Both in vitro and in vivo studies have demonstrated anti-inflammatory potential of TCA, the major constituent from C. cassia [21, 34]. In this study, we investigated the possibility of using TCA to prevent neuroinflammation-caused neuronal damage. Our results showed that TCA was capable of decreasing LPS-induced NO production dose-dependently without eliciting cytotoxicity in BV2 cells (Figures 1(a) and 1(c)). Moreover, pretreatment of TCA (10 μM) significantly prevented LPS-induced upregulation of iNOS and COX-2 expression in BV2 cells after 24 h. TCA has been previously reported to reduce the levels of iNOS and COX-2 in the LPS-stimulated BV2 cells [24, 35]. However, the dose of TCA used in our studies is different from other previous reports. We found that TCA at dose of 10 μM, but not 2.5 μM or 5 μM, dramatically reduced the levels of iNOS and COX-2 expression in the 24 h after LPS-stimulated BV2 cells (Figures 2(a) and 2(b)). Moreover, we also found that TCA could display cytotoxicity above dose of 20 μM (results not shown).

Furthermore, we determined the effects of TCA (10 μM) on the mRNA expression of iNOS and COX-2 in LPS-stimulated BV2 cells for varying times (Figure 3). We found that pretreatment of TCA blocked LPS-induced iNOS and COX-2 mRNA at later time point (after 24 h, Figures 3(a) and 3(b)). The same inhibitory effects of TCA were observed on IL-1β mRNA and production in LPS-stimulated BV2 cells (Figures 2(c) and 3(c)), but TCA displayed no effects on TNF-α mRNA and production in LPS-stimulated microglia (Figures 2(d) and 3(d)). Subsequently, we observed that TCA also prevented the conversion of resting microglia into activated ones in LPS-stimulated BV2 cells (Figure 4). The suppressive effects of TCA on microglial activation by recovering morphologic change are most likely linked to its ability to block LPS-induced proinflammatory mediators expression. These results are consistent with our previous reports that TCA treatment can suppress primary microglial activation and improve memory deficits in neurodegenerative disease models [36].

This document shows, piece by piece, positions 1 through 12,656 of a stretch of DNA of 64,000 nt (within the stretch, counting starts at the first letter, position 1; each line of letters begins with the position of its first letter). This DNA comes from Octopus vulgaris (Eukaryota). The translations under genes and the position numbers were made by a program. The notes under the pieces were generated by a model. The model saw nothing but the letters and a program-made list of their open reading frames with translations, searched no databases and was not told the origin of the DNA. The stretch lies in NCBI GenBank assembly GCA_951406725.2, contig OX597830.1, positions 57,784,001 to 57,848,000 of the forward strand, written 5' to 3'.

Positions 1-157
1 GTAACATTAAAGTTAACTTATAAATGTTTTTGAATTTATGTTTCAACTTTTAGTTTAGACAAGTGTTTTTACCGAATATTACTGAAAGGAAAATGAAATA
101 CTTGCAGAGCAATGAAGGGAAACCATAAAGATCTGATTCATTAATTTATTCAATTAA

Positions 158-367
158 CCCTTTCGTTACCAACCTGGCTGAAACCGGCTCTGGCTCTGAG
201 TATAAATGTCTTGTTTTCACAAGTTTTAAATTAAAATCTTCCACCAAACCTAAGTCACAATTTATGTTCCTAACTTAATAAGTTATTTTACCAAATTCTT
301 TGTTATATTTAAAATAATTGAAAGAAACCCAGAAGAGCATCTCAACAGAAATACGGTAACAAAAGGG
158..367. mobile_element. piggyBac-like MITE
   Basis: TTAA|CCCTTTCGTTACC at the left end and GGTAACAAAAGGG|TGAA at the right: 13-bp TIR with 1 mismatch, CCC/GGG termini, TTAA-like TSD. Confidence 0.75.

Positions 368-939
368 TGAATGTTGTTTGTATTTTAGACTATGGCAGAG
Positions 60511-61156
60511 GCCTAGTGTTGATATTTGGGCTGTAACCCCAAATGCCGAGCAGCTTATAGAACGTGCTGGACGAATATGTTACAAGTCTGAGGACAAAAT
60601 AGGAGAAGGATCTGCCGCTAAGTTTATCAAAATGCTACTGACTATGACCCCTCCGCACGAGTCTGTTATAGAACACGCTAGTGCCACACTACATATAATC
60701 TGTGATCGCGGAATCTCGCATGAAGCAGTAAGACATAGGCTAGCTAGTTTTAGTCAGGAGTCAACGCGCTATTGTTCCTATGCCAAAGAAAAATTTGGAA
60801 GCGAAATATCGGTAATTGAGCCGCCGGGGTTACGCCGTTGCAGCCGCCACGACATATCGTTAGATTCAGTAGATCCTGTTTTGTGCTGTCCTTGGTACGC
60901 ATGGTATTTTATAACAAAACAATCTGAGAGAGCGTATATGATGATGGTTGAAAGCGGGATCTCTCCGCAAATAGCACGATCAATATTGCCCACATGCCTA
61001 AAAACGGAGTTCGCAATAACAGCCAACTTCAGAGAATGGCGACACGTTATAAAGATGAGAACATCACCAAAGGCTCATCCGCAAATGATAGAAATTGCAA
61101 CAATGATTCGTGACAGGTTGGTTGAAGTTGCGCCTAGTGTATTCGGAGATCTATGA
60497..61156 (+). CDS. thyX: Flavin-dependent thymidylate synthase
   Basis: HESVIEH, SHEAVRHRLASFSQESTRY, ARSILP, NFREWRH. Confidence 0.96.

However, the molecular mechanisms associated with TCA’s suppressive effects on neuroinflammation were poorly elucidated. In present study, we further investigated the regulation of NF-κB signaling pathway by TCA pretreatment using a reporter gene assay and Western blot analysis. NF-κB is an important transcription factor, which is activated by inflammatory stimulation that are associated with the regulation of cell survival and expression of proinflammatory mediators and enzymes such as iNOS, COX-2, IL-1β, and TNF-α [37, 38]. NF-κB and inhibitory IκB protein are complexed in the cytoplasm. Inflammatory stimulation causes phosphorylation and subsequent degradation of IκB. Free NF-κB (p65 subunit) enters the nucleus and mediates many proinflammatory mediators. Intranuclear blockage of NF-κB has been demonstrated to suppress the expression of proinflammatory mediators. Our results also indicated LPS-induced upregulation of IκB phosphorylation, NF-κB p65 nuclear translocation, and NF-κB luciferase activity. Again, this process was inhibited by TCA pretreatment (Figure 5). It is consistent with a previous study where NF-κB signaling was downregulated by TCA in various cell culture models including RAW264.7 and TLR4-expressing HEK293 [22]. These results suggested that TCA decreased the production of downstream proinflammatory mediators in BV-2 cells, the mechanism of which at least in part might involve the inhibition of NF-κB activation.